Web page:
Lincolnite Art Whitham recognized as
Carnegie Hero for life-saving action
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[March 24, 2020]
- When the Lincoln City Council met on Monday, March 16th, Mayor
Seth Goodman was able to share a special announcement concerning
Lincoln resident Art Whitham. The Carnegie Hero Fund Commission has
announced that Whitham is one of 18 Carnegie Medal recipients for
Whitham will be receiving this special recognition
due to his heroic actions in saving the life of George Horn on a
slick and cold day in December, 2018.
On December 18th, Horn, whom many of us know as
the fun and friendly white haired man who works at Big R in Lincoln,
was driving his car on an icy south of Lincoln on Route 121. The car
began to spin and slid off the road and into a nearby pond.
Whitham was driving on that same road and witnessed the accident. He
stopped his vehicle and rushed into the freezing water to assist
Horn. Water was filling the car, and Horn was trying to get free.
Whitham used his strength to help push down the driver side window
and assisted Horn out of the vehicle. The pair made their way to the
rear of the car that was not submerged and waited there for a rescue
team to come out and help them to shore.
Horn was taken to the hospital and treated for hypothermia. Whitham
was wet and cold but uninjured and required no medical treatment.
In a subsequent interview with local media, Horn said that at the
time of the accident, he did not know the man who had come to his
rescue. Through a co-worker at Big R, Horn was able to discover that
it was Whitham and went on to meet Whitham face to face to thank him
for his heroic efforts.
Whitham is a member of the United Riders of Central Illinois and
said that he had in the past participated in the Polar Plunge for
Special Olympic with his club members. He said that going into the
water, he knew ahead of time, the sudden shock that his body would
experience and was prepared mentally for that impact. At that moment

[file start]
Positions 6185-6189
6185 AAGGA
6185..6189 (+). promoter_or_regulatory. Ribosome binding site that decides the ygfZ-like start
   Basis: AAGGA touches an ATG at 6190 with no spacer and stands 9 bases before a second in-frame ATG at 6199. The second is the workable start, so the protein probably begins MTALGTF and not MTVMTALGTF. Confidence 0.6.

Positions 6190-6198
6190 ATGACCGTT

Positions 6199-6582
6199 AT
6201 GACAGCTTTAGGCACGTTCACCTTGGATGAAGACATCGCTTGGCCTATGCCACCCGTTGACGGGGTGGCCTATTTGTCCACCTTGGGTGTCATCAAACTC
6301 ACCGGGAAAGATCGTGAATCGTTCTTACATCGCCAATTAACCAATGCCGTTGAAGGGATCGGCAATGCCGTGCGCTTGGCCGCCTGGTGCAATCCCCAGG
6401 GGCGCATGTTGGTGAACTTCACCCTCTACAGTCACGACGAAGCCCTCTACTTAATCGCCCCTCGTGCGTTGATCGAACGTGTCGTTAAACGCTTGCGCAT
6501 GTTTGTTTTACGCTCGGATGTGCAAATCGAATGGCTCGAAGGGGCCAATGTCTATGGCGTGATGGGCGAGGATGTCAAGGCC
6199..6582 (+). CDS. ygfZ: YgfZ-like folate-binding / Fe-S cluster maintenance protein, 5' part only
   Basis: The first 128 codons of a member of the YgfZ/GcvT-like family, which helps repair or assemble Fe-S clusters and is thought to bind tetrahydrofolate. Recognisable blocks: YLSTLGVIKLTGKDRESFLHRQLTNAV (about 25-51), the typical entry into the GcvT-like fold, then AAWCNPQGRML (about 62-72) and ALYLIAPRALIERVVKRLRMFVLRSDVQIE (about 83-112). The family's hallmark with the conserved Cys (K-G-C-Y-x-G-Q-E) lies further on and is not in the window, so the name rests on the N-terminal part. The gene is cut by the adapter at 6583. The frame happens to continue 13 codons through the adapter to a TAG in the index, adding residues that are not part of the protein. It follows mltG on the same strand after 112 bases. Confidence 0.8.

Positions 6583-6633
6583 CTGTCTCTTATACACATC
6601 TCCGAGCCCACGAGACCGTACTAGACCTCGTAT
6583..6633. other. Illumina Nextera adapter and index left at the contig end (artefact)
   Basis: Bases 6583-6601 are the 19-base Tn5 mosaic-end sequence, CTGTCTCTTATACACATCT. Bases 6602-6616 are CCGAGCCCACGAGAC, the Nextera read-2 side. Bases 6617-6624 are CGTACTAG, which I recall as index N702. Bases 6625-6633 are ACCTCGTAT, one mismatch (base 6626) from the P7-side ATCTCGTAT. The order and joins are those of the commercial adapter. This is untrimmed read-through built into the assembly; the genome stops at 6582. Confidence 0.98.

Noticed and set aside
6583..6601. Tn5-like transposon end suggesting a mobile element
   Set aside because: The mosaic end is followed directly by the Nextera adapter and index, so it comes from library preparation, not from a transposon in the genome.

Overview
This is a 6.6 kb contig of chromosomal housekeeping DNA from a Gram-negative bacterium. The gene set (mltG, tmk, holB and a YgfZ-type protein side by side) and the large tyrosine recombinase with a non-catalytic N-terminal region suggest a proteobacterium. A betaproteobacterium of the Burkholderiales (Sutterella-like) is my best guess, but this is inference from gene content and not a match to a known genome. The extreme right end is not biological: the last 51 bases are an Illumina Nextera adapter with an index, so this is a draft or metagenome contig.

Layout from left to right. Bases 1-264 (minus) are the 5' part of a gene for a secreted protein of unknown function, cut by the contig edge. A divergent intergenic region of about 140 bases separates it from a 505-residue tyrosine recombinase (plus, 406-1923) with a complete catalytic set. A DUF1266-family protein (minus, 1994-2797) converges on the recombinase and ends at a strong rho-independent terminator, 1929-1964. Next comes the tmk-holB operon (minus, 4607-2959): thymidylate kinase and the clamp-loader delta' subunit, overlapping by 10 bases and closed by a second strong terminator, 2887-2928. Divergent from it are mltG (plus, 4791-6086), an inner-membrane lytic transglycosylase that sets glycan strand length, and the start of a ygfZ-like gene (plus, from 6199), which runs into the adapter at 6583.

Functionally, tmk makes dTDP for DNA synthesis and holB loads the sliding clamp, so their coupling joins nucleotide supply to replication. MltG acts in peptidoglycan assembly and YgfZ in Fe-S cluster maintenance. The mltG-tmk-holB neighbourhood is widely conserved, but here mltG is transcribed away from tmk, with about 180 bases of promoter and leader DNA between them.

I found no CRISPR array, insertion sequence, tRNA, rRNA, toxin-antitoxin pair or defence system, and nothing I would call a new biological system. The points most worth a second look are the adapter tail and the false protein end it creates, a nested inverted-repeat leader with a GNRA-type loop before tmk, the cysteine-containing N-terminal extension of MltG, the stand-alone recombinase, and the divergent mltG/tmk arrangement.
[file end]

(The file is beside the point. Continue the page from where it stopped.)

his only thought was on helping someone who had suddenly found
themselves in a very bad situation.
When Goodman made the announcement at the city council meeting he
shared that the Carnegie Medal for heroism was established in 1904
by Andrew Carnegie. Since that time 10,153 people have been
recognized for their selfless heroic actions in saving or attempting
to save the lives of others in emergency situation.
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Carnegie established the Carnegie Hero Fund
Commission after a mining disaster near Pittsburg, Pennsylvania
where 181 lives were lost. Among those lives lost were an engineer
and a miner who went into the collapsed mine to try and help those
who were trapped.
Carnegie established the Commission’s Deed of Trust and set aside
$5,000,000 to start the fund. The fund was “to recognize persons in
peaceful vocations who act to preserve or rescue their fellows.”
Recipients receive a medal that is inscribed with scripture “Greater
love had no man than this, that a man lay down his life for his
The commission also established a fund that would provide monetary
grants, scholarship assistance and death benefits. As of 2020 more
than $40 million has been awarded to various recipients.
Documents provided to Goodman with the announcement shared that acts
of heroism are brought to the attention of the commission. The acts
are “carefully evaluated, and those that appear to have award
potential are then investigated and reported to the commission for
Thank you to Art Whitham, for going above and beyond to help someone
in need. The community is proud of your unselfish act and thankful
that we all still get to see George when we go to Big R!
George is excellent at his job helping customers choose seed for
lawns, gardens and feeding birds.